Merging the position and displacement estimations, the probability of the external object making contact with the body (y = 1) at or before T + ΔT given the agent’s observations at time T is estimated (see the calculation in Fig 1 or in Derivation of the normative impact prediction model). Conversely, the estimated probability that the external object will not make impact with the body is .

The second important component in computing the value associated with an object’s velocity and distance to the body is the utility function, loss(y, ypred). For a predicted value ypred, it enables to calculate the corresponding loss associated with y ∈ {0, 1}. For a zero-one loss function—loss is 0 if the prediction ypred equals y, 1 otherwise—the optimal prediction (i.e., minimizing expected loss) is to predict the state with the highest probability. More generally, however, a number of different loss functions could be used. Here, we define a fairly general loss function as, (3) where FP, FN ∈ [0, ∞] are respectively the false positive and false negative factors, and max(0, x) is a function which outputs x for x ≥ 0 and 0 for x < 0. In other words, FP determines the penalty, or cost, associated with predicting impact when none occurs, and FN determines the penalty associated with not predicting impact when one does occur.

Throughout the article, we typically assume FN > FP, as we focus on defensive PPS and given that it is arguably better to erroneously predict tactile activation (FP) than it is to experience impact on our bodies without predicting it (FN) (see The Precautionary Principle). In this case an impact prediction minimizing the expected loss is performed. We typically use FN = 5;FP = 1. This choice is arbitrary and was chosen experimentally. The effect of different choices (1, 5, 100) is illustrated in Section A graded PPS “boundary”—Effect of sensory uncertainty and cost of false negative prediction. We did not study the case where FN < FP, which may correspond to appetitive actions like reaching or grasping (see also [34]), but such values can be readily tested with the current model. Furthermore, for the special case when FP = FN, the model performs optimal impact prediction—the error between the prediction and the actual state is minimized. In this case, the optimal prediction is equal to the hit probability estimation. In what follows, we complement every graph in the main body of the article (with FN = 5;FP = 1) with a twin figure in the S1S5 Figs where FN = FP = 1.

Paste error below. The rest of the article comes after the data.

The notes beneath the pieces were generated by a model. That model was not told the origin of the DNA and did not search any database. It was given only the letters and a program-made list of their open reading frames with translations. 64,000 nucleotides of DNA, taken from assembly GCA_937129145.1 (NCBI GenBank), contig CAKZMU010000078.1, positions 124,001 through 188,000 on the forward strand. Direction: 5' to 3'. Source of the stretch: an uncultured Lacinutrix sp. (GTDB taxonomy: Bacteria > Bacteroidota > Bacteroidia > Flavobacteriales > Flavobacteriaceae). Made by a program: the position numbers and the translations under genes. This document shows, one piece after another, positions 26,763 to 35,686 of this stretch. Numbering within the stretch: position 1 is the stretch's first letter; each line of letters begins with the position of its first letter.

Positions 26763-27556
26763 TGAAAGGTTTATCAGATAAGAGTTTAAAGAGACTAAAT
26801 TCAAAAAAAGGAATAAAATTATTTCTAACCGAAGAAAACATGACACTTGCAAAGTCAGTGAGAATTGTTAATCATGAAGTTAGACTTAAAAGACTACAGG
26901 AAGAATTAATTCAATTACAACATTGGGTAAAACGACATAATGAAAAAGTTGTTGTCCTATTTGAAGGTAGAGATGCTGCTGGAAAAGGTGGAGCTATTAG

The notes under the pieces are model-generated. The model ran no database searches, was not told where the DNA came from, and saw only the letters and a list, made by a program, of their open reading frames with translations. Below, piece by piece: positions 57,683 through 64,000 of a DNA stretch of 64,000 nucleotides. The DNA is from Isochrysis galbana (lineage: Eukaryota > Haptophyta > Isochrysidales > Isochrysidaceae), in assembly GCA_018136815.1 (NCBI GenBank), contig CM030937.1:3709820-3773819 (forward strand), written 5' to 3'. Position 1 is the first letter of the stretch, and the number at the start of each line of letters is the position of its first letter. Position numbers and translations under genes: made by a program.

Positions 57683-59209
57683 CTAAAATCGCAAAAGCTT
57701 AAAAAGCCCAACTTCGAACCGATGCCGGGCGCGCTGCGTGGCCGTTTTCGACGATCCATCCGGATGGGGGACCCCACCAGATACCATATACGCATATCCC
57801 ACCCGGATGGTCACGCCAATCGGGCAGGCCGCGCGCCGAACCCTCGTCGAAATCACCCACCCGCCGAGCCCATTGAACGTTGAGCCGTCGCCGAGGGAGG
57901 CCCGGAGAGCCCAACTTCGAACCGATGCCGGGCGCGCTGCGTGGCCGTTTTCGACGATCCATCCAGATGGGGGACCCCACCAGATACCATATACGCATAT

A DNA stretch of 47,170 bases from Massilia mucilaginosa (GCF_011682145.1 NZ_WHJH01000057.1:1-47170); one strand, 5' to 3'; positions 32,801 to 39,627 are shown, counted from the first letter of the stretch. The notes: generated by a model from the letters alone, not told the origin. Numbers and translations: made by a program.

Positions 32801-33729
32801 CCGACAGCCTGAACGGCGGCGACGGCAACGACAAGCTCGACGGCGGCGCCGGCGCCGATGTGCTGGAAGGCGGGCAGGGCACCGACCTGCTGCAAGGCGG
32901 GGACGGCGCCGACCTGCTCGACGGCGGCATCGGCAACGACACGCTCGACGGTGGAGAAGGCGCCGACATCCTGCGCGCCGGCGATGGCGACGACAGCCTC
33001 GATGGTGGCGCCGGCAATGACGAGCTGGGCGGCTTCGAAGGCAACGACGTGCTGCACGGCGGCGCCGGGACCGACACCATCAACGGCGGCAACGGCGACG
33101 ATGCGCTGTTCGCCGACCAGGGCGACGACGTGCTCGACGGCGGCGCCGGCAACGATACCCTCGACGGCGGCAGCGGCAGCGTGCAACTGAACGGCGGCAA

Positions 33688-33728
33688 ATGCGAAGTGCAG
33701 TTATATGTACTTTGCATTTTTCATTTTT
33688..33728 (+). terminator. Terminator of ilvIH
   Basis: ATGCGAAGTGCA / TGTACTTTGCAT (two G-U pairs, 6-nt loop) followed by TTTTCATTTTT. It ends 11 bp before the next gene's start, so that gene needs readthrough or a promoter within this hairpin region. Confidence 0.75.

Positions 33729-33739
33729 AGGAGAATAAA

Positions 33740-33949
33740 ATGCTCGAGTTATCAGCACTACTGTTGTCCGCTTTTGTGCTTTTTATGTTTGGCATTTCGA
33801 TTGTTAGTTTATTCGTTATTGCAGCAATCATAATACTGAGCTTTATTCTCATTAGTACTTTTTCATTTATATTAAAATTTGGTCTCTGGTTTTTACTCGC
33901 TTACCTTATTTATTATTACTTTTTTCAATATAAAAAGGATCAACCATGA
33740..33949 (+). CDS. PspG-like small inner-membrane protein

Putting the above together (estimated probability of touch and loss function), we may write the full expression (see Eq (6) for the derivation), (4)

In what follows, we perform simulations to compare properties of this normative model of impact prediction with known properties of PPS encoding.

A graded PPS “boundary”—Effect of sensory uncertainty and cost of false negative prediction

The study of PPS was jump-started by the realization that the primate brain has a set of neurons encoding multisensory objects when these are near from the body [2, 6, 10, 30, 35, 36]. Thus, first and foremost, if the impact prediction model accounts for PPS, it ought to differentiate between near and far spaces. In addition, more recently authors have highlighted that this PPS “boundary” is not all-or-none, but graded [37]. Thus, in a second step we question if and how the impact prediction model allows for graded PPS “boundaries”.

First, we build a baseline model with the parameter values listed in Table 1.

Table 1. Baseline model parameters.

Negative values for velocity vT indicate objects approaching the body, while positive values would indicate objects receding from the body. In simulations we manipulate each of these parameters, except for σx and FP.

As shown in Fig 2, the model generates predictions of contact that grow gradually with object proximity to the body. Further, it differentiates between a “far space” where touch is not likely to occur, and a “near space” where touch is highly likely to occur. If we consider the PPS “boundary” as the first value of predicted impact where (see [14], Fig 17 & 18 for a similar approach). With this basal configuration the impact prediction model specifies a “boundary” between far and near space at about 50cm from the body.

Fig 2. PPS as optimal impact utility prediction for baseline parameters.

Blue dots—20 for each distance—are individual predictions (samples) of . Blue line—mean of 20 repetitions. Parameters used are in Table 1. See S1 Fig for a version with FN = FP = 1.